Are Small Colleges Still Affordable?
Though many schools of higher education are firmly rooted in tradition—through campus life, sports, and legacy families—what higher education looks like today is quite different than it did for previous generations. With over 2,700 schools to choose from, online classes are becoming the norm and more schools are offering completely online degrees. Flexible schedules are allowing more people to earn degrees than ever before, but it comes at a cost (literally).
Tuition prices have skyrocketed in the past 20 years. Between 1995 and 2015, the average tuition at private U.S. universities rose by 179%, surpassed by out-of-state tuition for public schools’ increase of 226%, and in-state public university tuition alarming jump of 296% (note that inflation between the same years grew by just 55.1%). Collectively, the 44 million Americans saddled with student loans are $1.3 trillion in student debt. The average higher education graduate in 2016 has $37,172 in student loan debt, 6% more than students who graduated just one year before. So in short, all universities, big and small, are increasingly expensive.
Cost aside, earning your college degree is more important today than it ever has been—with one in every three people holding a bachelor’s degree or higher. With so many factors determining which career path is right for you, affordable small colleges make it easier to find your perfect fit without drowning in debt.
Why Choose a Small College?
Small colleges can be among the most affordable options for higher education and are scaled to create a strong sense of community among students and staff. Starting college can be overwhelming, but a smaller campus with fewer students can reduce reasons for anxiety.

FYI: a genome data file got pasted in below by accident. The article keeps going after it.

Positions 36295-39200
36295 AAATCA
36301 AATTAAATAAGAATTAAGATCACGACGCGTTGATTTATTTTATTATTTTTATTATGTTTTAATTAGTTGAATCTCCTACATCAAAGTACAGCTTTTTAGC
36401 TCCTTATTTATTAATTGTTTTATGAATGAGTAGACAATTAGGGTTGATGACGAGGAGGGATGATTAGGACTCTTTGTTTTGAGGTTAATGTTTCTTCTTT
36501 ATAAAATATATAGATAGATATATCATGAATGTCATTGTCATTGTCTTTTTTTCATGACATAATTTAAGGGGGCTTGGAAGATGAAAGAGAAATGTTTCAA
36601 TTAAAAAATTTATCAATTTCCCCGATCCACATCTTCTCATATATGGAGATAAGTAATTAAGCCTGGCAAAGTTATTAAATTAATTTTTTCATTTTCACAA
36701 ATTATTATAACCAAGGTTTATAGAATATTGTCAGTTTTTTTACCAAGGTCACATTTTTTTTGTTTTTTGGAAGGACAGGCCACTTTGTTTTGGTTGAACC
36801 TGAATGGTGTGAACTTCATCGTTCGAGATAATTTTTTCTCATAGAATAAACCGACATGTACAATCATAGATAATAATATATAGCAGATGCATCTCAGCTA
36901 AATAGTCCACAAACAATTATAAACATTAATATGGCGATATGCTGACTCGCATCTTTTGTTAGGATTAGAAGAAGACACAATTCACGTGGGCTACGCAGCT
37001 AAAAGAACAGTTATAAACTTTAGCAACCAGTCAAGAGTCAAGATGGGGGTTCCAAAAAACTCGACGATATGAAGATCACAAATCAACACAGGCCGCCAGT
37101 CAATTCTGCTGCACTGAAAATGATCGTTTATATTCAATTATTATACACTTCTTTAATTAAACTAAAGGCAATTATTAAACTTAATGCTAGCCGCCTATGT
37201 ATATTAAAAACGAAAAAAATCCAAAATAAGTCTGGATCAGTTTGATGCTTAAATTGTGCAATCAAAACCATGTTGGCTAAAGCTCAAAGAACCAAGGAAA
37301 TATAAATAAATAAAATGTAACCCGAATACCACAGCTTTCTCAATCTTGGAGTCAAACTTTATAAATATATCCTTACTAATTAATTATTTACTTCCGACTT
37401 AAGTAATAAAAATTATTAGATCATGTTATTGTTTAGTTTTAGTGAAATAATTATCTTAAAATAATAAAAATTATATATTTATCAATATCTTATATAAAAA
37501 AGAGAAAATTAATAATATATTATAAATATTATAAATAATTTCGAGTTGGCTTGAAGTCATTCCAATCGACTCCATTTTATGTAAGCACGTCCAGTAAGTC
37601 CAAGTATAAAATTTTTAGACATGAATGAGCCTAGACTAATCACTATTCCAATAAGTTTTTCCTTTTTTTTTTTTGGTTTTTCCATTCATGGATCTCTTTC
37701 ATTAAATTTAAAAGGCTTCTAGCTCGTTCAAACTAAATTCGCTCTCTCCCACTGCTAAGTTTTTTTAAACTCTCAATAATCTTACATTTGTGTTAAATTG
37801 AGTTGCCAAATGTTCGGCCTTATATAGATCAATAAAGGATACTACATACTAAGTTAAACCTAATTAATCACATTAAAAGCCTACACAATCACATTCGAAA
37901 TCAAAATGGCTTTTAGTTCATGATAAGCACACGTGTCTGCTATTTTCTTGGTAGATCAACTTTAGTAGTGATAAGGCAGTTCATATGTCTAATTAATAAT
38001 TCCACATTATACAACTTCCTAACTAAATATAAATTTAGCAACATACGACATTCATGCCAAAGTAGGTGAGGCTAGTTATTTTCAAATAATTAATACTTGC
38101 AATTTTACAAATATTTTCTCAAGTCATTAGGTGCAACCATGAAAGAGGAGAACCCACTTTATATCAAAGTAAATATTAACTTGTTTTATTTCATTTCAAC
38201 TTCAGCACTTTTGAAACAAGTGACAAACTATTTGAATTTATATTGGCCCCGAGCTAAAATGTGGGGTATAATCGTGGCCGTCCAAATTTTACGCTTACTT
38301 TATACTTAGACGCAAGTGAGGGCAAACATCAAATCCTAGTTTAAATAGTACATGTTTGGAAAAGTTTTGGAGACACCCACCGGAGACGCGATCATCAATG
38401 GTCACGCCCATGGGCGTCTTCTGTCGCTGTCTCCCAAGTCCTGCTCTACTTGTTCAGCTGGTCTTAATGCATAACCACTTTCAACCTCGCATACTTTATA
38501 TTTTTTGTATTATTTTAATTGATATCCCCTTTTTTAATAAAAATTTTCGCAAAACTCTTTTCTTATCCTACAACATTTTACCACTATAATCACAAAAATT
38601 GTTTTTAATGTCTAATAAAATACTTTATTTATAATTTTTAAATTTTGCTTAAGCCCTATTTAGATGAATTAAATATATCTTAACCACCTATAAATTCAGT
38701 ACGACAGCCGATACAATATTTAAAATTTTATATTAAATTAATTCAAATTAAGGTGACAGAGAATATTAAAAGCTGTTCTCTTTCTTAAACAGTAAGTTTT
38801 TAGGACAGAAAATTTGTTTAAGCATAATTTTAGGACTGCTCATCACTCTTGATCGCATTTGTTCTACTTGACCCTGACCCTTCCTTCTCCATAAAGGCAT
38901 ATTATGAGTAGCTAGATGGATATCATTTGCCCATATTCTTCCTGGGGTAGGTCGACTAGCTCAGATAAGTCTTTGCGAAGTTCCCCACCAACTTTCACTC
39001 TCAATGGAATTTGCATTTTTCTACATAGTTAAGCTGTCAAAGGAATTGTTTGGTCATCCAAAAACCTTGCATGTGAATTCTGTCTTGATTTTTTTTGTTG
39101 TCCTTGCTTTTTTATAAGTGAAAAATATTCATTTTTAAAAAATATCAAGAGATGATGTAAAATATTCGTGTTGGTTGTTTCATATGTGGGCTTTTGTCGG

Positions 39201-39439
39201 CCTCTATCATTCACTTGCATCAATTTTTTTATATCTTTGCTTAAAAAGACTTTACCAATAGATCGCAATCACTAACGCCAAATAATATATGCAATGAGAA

Academically, affordable small colleges are more likely to employ instructors and professors who are there because they love to teach. Large universities often pull big-name professors who teach in order to have an institution to conduct their research. Small class sizes at small colleges facilitate one-on-one interactions and a tight-knit learning environment. With a shorter list of majors, small colleges often offer customizable degrees that cater to the career goals of each individual student.
How to Keep Small Colleges Affordable
Whether you go big or small, starting with a low base tuition is the best way to keep college affordable. Grants, loans, scholarships, and part-time jobs all make getting your degree more affordable, but first you need to determine which combination of these subsidies and payment methods is right for you:
Free Application for Federal Student Aid (FAFSA)
During your college years, you’ll likely become quite acquainted with the acronym FAFSA—a huge factor in determining the amount and the kind of financial help you’ll receive each year. Your year in school, enrollment status, cost of attendance, and the income of your parents or guardians (unless you are an independent student, then your personal income will be a factor instead) all determine your eligibility for financial help. The tricky thing is, even if your parents or guardians do not plan to help pay for your tuition, FAFSA will take their income into account as if they are the ones picking up the check.